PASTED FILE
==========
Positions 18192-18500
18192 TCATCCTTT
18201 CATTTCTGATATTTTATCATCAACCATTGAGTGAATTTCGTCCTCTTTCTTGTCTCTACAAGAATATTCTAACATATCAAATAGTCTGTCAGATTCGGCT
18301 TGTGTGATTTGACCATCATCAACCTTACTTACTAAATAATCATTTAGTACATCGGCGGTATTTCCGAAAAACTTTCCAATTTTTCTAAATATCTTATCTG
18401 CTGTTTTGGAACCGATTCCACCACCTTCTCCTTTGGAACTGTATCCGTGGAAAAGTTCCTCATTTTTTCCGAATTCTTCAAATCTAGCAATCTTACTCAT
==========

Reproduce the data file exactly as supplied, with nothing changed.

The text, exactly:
Positions 18192-18500
18192 TCATCCTTT
18201 CATTTCTGATATTTTATCATCAACCATTGAGTGAATTTCGTCCTCTTTCTTGTCTCTACAAGAATATTCTAACATATCAAATAGTCTGTCAGATTCGGCT
18301 TGTGTGATTTGACCATCATCAACCTTACTTACTAAATAATCATTTAGTACATCGGCGGTATTTCCGAAAAACTTTCCAATTTTTCTAAATATCTTATCTG
18401 CTGTTTTGGAACCGATTCCACCACCTTCTCCTTTGGAACTGTATCCGTGGAAAAGTTCCTCATTTTTTCCGAATTCTTCAAATCTAGCAATCTTACTCAT